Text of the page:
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Matías Vernengo

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Edited by Matías Vernengo

This book deals with the economic consequences of monetary integration, which has long been dominated by the Optimal Currency Area (OCA) paradigm. In this model, money is perceived as having developed from a private sector cost minimization process to facilitate transactions. Not surprisingly, the book argues, the main advantage of monetary integration in the OCA context is the reduction of transaction costs, yet the validity of OCA to analyze processes of monetary integration seems to be limited at best.
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Matías Vernengo

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Matías Vernengo

Since the debt crisis in the early 1980s, and the collapse of the state-led industrialization strategy, Latin American economies have been subjected to several adjustment programmes, frequently imposed by the International Monetary Fund (IMF). The economic slowdown and the higher levels of unemployment in this period were only subdued during the short period of the commodity boom between 2003 and the beginning of the Global Financial Crisis in 2008. While there was a short-lived Keynesian moment after the crisis, the return of the balance of payments constraint, and policy choices related to the ascendancy of conventional views on fiscal policy, favouring adjustment and balanced budgets, reasserted their dominance. The growth and employment outlook for the region in the near future looks grim.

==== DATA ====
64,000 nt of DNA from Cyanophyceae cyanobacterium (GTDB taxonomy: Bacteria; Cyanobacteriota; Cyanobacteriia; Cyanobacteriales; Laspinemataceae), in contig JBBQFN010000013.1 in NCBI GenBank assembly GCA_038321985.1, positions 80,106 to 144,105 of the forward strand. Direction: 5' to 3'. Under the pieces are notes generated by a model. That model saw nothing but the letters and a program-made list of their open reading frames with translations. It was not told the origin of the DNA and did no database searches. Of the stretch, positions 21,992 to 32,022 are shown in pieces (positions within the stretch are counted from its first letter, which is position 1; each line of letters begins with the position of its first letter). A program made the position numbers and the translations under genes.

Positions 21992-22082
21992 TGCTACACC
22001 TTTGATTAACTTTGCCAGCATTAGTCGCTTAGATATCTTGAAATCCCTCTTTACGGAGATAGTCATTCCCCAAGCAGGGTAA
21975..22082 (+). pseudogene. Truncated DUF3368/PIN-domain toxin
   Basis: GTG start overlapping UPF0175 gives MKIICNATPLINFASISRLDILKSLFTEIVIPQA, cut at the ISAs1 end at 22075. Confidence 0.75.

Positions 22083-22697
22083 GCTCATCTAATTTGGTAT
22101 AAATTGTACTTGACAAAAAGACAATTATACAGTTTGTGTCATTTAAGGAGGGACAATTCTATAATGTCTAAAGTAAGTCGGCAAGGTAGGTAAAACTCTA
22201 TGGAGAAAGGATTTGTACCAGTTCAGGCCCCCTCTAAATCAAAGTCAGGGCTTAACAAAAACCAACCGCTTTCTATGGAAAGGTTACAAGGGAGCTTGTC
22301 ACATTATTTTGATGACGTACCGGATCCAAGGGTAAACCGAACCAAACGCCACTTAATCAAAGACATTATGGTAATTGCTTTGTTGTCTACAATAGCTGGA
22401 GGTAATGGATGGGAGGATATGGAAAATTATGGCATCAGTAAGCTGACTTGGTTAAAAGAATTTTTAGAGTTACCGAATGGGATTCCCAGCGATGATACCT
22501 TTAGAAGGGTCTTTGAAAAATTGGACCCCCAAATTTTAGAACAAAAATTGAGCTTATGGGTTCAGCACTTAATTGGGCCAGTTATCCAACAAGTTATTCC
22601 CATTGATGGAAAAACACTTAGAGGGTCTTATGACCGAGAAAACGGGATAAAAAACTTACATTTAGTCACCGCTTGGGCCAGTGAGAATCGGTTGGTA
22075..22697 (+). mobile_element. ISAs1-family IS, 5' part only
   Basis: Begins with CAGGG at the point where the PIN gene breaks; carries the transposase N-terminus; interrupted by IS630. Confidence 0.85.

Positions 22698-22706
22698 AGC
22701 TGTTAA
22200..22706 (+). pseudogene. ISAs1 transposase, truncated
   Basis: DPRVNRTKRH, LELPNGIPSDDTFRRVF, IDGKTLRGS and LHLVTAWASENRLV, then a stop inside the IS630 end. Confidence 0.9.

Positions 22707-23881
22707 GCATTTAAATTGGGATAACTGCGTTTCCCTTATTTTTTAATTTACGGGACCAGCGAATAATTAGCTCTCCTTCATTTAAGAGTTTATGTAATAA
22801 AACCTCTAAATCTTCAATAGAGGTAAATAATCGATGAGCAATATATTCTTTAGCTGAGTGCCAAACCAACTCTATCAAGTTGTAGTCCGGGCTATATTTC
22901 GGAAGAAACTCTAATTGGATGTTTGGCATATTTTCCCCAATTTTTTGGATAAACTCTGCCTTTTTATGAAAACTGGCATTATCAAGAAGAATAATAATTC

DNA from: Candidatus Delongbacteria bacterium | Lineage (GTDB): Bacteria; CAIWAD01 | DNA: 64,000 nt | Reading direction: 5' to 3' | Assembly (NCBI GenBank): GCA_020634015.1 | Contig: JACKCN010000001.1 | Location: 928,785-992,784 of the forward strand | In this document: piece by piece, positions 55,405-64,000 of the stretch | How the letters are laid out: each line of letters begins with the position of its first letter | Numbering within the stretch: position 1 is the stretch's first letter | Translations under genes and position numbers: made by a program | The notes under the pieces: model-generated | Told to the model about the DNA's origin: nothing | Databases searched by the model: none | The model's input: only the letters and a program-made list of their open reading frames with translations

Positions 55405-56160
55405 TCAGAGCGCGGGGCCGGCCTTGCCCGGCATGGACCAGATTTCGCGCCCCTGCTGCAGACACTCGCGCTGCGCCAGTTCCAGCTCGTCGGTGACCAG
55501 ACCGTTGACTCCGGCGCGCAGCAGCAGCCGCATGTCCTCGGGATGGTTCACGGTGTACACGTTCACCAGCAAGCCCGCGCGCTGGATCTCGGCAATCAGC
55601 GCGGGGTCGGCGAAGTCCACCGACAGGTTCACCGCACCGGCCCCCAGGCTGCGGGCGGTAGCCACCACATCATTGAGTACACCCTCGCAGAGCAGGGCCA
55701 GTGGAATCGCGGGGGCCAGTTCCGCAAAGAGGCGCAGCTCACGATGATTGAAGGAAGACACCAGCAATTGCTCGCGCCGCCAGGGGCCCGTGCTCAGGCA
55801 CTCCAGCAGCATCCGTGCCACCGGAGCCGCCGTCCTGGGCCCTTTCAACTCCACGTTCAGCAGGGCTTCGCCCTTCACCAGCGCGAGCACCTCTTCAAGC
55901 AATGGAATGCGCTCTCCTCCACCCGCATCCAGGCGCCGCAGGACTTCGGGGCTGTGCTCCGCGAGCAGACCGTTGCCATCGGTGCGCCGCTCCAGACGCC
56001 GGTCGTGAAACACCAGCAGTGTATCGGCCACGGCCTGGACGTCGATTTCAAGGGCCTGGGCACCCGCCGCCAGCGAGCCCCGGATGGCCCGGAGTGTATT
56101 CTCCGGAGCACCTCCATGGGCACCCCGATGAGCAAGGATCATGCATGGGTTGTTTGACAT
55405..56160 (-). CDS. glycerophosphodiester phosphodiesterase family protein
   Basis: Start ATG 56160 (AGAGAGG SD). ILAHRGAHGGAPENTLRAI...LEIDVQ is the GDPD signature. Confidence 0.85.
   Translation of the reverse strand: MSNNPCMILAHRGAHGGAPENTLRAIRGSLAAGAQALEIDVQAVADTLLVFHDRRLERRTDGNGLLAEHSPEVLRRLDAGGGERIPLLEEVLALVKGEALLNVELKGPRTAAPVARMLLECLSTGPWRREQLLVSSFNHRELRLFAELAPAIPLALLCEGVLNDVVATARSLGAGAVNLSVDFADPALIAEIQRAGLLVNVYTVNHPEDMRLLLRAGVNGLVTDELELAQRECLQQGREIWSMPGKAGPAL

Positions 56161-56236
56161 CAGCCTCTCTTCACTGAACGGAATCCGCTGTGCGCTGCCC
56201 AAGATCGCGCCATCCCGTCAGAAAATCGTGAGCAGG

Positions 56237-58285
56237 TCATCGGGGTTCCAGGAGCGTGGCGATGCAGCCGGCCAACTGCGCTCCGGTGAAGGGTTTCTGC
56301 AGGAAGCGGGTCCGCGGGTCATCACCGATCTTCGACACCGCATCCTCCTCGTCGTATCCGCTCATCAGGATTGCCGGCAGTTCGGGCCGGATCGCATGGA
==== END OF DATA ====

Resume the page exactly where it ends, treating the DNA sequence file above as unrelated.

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Matías Vernengo

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Matías Vernengo

This short paper introduces Lauchlin Currie's unpublished memorandum to the Board of Governors of the Federal Reserve discussing Keynes's General Theory. The memorandum falls short of a full review of Keynes's magnum opus, but together with other published material it provides a picture of Keynesian ideas within the Fed during the Great Depression. It is suggested that Currie's views on Keynes are relevant, in particular because, contrary to what would become the dominant view, he does not think that wage or interest-rate rigidity is at the heart of the Keynesian results.

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Thomas Palley and Matías Vernengo

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Esteban Pérez Caldentey and Matías Vernengo

The justification for inflation targeting rests on three core propositions. The first is called ‘lean against the wind,’ which refers to fact that the monetary authority contracts (expands) aggregate demand below capacity when the actual rate of inflation is above (below) target. The second is ‘the divine coincidence,’ which means that stabilizing the rate of inflation around its target is tantamount to stabilizing output around its full employment level. The third proposition is that of stability. This means that the inflation target is part of an equilibrium configuration which generates convergence following any small disturbance to its initial conditions. These propositions are derived from a closed economy setting which is not representative of the countries that have actually adopted inflation targeting frameworks. Currently there are 27 countries, 9 of which are classified as industrialized and 18 as developing countries that have explicitly implemented a fully fledged inflation targeting regime (FFIT). These countries are open economies and are concerned by the evolution of the external sector and the exchange rate as proven by their interventions in the foreign exchange markets. We show that these three core propositions and the practice of inflation targeting are inoperative in an open economy context.